Although it can take a significant amount of time and effort to establish a brand, social media has made the process much easier. This medium gives business owners and departments a way to get in touch with their customers and find out exactly what they want, obtain feedback, as well as improve relations. Unfortunately, social media is also a double-edged sword – having the potential to cripple a brand within a matter of hours.
How social media can create a PR disaster
Federal Express (FedEx) knows this all too well. In 2011, a video appeared on YouTube of one its drivers ‘delivering’ a fragile computer monitor. Although the recipient was reportedly in his home at the time of this delivery, the man can be seen throwing the package over the fence. As a result, the owner claimed that the screen was broken and needed to be replaced.
Although this was obviously an isolated incident, the video spread like wildfire online. To this date, it has more than nine million views and the comment section contains complaints about FedEx and other delivery firms.
How FedEx turned this into a PR win
Fortunately, FedEx acted quickly to prevent the video from causing further harm. Instead of pretending the clip didn’t exist, the company responded the next day with an excellent damage limitation campaign. This included:
- An apology to the customer in person
- Replacing the customer’s monitor
- Undertaking an investigation into this incident and confirming that the driver was no longer working with customers until the enquiry’s conclusion.
Furthermore, the senior vice president of FedEx – Matthew Thornton III – used YouTube to publish another video talking about the incident, apologising to the public, confirming the company had taken steps to remedy the situation, and stated how they would use this experience to improve customer service.
In the description, he wrote:
“Along with many of you, we’ve seen the video showing one of our couriers carelessly and improperly delivering a package the other day. As the leader of our pickup and delivery operations across America, I want you to know that I was upset, embarrassed, and very sorry for our customer’s poor experience.
“This goes directly against everything we have always taught our people and expect of them. It was just very disappointing.”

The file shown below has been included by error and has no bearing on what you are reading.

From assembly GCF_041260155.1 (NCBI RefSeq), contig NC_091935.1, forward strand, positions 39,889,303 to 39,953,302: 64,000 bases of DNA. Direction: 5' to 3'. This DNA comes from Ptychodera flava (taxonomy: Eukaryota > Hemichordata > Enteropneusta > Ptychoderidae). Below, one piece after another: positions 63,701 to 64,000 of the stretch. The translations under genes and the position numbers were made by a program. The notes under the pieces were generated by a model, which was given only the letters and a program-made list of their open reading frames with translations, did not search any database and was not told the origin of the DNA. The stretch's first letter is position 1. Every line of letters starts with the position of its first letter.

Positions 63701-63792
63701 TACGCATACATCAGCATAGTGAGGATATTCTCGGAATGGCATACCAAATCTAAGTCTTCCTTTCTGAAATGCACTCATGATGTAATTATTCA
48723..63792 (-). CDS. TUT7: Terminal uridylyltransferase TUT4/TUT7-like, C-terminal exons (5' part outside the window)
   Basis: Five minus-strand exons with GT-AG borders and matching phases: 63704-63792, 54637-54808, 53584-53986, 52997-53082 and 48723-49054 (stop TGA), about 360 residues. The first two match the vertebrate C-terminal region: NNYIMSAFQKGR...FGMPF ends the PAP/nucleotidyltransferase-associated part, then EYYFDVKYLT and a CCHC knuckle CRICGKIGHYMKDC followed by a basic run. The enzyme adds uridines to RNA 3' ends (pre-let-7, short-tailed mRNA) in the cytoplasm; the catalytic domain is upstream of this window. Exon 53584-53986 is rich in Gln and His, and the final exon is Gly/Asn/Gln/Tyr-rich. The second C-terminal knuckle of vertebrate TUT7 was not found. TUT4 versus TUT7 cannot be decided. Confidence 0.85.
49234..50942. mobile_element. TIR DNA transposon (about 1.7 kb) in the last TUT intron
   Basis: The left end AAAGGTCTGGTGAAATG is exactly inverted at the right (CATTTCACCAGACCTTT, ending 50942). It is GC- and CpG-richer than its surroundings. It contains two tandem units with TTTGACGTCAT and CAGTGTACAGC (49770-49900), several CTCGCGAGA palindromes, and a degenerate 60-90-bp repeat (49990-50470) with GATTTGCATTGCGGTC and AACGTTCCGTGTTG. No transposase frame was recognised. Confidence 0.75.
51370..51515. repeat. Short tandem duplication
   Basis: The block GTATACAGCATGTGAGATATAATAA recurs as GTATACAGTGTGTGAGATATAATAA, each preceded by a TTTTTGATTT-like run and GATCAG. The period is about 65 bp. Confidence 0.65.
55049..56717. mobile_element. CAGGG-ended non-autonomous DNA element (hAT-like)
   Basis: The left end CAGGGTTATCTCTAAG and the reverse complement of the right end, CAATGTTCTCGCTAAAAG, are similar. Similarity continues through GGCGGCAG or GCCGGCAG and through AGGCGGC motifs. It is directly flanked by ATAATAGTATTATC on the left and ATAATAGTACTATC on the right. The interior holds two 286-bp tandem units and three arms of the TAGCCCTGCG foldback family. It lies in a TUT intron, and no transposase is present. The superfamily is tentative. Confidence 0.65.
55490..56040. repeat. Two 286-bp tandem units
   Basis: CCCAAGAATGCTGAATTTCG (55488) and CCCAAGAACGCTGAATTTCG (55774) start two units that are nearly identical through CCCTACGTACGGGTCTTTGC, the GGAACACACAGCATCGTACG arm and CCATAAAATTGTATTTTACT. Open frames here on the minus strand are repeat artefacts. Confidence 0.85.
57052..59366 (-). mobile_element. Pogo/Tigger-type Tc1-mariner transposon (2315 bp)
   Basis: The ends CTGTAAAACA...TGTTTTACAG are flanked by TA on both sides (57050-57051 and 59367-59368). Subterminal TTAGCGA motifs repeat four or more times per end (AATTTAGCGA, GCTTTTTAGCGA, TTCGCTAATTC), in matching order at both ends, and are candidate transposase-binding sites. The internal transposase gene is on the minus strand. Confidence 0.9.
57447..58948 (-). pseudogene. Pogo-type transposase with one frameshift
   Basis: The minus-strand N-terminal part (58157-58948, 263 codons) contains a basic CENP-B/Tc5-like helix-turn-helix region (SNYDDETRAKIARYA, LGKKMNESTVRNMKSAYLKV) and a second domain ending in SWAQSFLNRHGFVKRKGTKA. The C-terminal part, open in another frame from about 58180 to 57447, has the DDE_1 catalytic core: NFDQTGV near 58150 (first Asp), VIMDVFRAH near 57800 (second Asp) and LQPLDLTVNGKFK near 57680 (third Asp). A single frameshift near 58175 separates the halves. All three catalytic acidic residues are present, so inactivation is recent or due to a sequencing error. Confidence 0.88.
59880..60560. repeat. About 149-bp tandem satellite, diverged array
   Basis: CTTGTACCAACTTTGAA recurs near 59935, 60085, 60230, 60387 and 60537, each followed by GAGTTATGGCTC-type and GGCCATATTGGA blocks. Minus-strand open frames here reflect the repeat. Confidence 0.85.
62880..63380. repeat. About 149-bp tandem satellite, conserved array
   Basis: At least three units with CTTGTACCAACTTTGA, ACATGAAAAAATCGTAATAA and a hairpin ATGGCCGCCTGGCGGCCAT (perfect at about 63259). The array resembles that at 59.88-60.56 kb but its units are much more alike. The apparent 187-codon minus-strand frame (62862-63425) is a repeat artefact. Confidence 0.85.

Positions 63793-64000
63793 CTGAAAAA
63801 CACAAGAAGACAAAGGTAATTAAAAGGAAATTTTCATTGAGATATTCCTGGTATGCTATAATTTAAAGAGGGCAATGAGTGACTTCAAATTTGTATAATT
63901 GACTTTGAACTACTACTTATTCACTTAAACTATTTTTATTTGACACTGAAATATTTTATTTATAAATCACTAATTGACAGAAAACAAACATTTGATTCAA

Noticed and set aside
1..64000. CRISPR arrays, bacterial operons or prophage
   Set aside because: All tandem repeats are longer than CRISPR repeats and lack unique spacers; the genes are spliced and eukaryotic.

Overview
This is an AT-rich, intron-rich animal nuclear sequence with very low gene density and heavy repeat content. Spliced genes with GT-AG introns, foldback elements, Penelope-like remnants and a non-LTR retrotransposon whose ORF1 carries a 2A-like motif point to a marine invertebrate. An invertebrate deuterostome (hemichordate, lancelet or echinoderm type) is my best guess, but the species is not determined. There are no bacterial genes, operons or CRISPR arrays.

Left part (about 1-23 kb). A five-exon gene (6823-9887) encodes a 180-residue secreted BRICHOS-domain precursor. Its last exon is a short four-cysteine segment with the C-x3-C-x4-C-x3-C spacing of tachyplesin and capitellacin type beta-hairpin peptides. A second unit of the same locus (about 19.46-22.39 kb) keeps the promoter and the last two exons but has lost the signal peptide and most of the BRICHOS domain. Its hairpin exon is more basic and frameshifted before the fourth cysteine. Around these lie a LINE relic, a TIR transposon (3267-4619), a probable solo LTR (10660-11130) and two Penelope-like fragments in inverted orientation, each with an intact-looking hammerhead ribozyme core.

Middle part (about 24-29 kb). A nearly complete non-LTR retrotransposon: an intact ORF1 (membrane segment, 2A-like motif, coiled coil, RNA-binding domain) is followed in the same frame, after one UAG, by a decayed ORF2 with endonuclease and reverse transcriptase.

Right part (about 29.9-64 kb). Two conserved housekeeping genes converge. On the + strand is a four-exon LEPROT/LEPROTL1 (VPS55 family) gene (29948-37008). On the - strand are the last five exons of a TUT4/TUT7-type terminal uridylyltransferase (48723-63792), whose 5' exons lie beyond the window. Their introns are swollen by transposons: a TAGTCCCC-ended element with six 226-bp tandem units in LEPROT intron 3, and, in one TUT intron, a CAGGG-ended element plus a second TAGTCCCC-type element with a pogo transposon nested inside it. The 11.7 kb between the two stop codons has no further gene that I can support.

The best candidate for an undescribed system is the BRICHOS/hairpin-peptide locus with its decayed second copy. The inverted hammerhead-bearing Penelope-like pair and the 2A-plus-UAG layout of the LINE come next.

By doing this, FedEx helped publicly show themselves as a responsible brand, eager to accept their mistakes and learn from them. In addition, the comment section of this video started filling up with positive comments from other customers – helping to further emphasise that this unfortunate situation was just a one-off incident.
Turning other PR disasters into wins
PHA Media, specialists in crisis PR, has written about this subject in great detail. Although their tips can be read in full by visiting their website, these points have been summarised below:
- Plan ahead and prepare for every feasible disaster in advance
- Organise a dedicated team to deal with PR issues. This should include a spokesperson, backup spokespeople, top executives, PR professionals, and legal advisors
- Ensure these people have been media trained and know how to respond to journalists
- Prepare an FAQ document for PR disasters, develop a consistent message, and ensure that your key points are always getting across.
- When a PR disaster occurs, act immediately. Do not pretend the incident isn’t happening
- Having said that, do not act without knowing all the information first. If pressured to respond by a journalist, never say “no comment” and instead take down their details and answer when you have the necessary facts.
- Above all, stay calm. Looking flustered and worried automatically conveys guilt.
Before the popularity of social media, negative reactions from customers could be handled in a completely different way. However, people can now express their discontent straight away through a wide range of possible channels. Although this means that negative press can spread incredibly quickly – and considerably faster than it may have done in the past – it also has the potential to promote brand awareness. Moreover, this medium allows a company to observe an incident developing in real time, as well as the resulting backlash.
Therefore, this allows the firm to keep track of the offending issue, take steps to remedy it, and stop the disaster from causing further damage. However, one thing is absolutely certain – these incidents cannot be ignored, and firms must act quickly to turn a PR crisis into a PR win.